Azzedine Alaïa, flanked by two of his closest friends, models Stephanie Seymour and Naomi Campbell.
He designed Seymour’s dress for her 1995 wedding to Peter Brant, and treated Campbell (who famously called him Papa), like a daughter. For more on the legendary designer, tap the link in bio. #wwdfashion #alaia #azzedinealaia
Azzedine Alaïa's “I-did-it-my-way” ethos stood out starkly at a time when brands are experimenting with consumer-facing fashion shows, coed formats and trans-seasonal collections – anything to perk up lackluster sales of ready-to-wear in an age of Insta-everything. “It’s not creation anymore. This becomes a purely industrial approach,” the late designer told WWD in an interview last year. “But anyway, the rhythm of collections is so stupid. It’s unsustainable. There are too many collections.” Read more about the iconic designer’s life and work on wwd.com, link in bio. #wwdfashion #azzedinealaia (📷: @WWD Archive, 1986) #alaia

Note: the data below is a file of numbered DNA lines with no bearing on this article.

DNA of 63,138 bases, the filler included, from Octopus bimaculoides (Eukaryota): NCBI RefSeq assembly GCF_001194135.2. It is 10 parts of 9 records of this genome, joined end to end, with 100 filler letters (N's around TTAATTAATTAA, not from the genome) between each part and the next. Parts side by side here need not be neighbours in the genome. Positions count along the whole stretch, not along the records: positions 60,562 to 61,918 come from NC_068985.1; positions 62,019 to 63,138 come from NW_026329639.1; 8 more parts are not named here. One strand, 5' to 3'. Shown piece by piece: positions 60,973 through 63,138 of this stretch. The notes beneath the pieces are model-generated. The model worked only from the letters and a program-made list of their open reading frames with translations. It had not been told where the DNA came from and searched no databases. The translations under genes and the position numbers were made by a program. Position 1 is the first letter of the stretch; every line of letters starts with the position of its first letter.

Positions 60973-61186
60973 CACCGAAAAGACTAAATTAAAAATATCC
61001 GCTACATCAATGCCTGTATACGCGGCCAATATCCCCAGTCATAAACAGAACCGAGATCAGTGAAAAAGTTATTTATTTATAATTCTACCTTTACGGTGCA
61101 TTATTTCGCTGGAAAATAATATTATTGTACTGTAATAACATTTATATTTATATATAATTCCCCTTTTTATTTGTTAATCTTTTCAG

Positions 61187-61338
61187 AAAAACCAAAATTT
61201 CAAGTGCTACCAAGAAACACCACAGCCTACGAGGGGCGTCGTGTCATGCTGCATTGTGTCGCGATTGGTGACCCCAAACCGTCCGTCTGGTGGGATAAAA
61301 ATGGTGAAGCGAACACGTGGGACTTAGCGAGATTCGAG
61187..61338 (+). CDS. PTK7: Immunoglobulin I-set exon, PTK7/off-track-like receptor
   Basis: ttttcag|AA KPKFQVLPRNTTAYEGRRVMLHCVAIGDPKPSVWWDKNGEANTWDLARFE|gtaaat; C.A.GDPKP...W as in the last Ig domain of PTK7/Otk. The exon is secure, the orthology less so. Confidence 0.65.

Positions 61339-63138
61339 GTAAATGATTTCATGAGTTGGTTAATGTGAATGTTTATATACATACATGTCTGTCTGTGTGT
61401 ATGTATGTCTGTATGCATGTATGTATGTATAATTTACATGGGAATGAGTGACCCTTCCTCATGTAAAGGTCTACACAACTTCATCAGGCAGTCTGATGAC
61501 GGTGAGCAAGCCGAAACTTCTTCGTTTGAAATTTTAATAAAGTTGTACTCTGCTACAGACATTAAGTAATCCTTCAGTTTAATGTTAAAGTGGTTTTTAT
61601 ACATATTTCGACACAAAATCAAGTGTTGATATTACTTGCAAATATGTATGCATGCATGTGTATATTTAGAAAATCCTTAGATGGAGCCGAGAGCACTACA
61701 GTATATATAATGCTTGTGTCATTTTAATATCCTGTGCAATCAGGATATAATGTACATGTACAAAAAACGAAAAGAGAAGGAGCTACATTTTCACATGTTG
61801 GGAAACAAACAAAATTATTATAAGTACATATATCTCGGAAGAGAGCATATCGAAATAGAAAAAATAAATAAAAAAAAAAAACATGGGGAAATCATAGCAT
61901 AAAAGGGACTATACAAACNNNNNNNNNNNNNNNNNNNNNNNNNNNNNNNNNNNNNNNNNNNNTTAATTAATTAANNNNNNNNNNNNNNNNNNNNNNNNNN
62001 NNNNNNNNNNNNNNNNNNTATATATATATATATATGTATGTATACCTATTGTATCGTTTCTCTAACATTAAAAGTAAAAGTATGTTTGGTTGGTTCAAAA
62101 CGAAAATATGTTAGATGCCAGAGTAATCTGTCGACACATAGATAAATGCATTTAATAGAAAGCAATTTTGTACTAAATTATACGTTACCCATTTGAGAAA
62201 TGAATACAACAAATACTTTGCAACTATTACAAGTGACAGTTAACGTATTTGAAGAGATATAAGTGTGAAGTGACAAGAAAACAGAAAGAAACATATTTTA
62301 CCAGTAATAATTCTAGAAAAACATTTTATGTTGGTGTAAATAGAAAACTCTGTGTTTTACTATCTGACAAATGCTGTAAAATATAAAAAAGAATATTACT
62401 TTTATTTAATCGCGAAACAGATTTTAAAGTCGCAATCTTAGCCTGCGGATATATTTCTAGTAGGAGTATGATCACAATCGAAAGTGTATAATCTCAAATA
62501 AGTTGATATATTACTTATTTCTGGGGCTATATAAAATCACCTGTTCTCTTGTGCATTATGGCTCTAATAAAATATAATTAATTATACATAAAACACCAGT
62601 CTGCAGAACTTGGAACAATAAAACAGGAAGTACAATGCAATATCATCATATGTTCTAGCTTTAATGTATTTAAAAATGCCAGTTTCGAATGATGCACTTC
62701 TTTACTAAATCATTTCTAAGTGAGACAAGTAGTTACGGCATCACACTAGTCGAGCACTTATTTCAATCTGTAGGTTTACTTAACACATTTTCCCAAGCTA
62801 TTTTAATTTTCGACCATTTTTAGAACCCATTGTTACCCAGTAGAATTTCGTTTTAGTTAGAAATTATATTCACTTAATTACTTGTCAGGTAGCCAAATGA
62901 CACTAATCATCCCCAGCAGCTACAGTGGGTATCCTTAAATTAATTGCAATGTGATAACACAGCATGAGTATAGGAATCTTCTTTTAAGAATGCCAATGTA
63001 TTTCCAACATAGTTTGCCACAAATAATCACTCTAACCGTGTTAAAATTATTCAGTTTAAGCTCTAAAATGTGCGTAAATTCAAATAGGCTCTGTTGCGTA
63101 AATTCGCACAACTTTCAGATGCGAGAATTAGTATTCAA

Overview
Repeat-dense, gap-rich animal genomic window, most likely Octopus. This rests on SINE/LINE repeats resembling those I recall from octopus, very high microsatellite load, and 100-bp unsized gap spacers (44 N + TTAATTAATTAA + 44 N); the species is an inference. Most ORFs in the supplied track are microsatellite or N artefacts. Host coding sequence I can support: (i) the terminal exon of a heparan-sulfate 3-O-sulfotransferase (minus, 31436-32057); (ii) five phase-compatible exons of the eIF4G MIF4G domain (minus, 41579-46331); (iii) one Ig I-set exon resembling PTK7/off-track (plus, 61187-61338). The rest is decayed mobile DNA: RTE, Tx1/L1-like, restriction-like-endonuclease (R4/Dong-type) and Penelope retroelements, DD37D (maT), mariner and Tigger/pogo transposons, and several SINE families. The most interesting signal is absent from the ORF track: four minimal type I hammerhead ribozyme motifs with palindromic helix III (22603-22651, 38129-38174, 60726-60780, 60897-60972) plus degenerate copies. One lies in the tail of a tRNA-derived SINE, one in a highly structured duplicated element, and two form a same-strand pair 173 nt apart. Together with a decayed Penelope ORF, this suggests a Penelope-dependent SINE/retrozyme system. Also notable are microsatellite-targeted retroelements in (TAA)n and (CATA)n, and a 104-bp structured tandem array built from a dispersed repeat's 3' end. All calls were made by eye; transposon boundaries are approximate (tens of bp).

Sneaker reselling app @goat’s latest exhibit, "The Greatest: New York," tells the story of New York's sneaker culture. To celebrate the exhibit, an intimate crowd gathered on Thursday night at the pop-up gallery space, located at Platform in Culver City, to hear guest speaker and illustrator @esymai talk about her own rise in streetwear and women in the business. "For me I'm just someone who is creative. I like to create things," said Chang. #wwdfashion
Azzedine Alaïa, one of the most iconic couturiers of the modern era whose body-con designs defined Eighties fashion, has died in Paris. The diminutive Tunisian-born designer, known for his structured knitted dresses with fitted waists and impeccably cut, figure-hugging second skin silhouettes was deeply admired by his peers, and counted supermodel Naomi Campbell - his adoptive daughter - among his inner circle, one of a gang of glamazons including Farida Khelfa, Carla Bruni and Stephanie Seymour who became ambassadors of his style. (📷: Alexandre Guirkinger) #wwdblast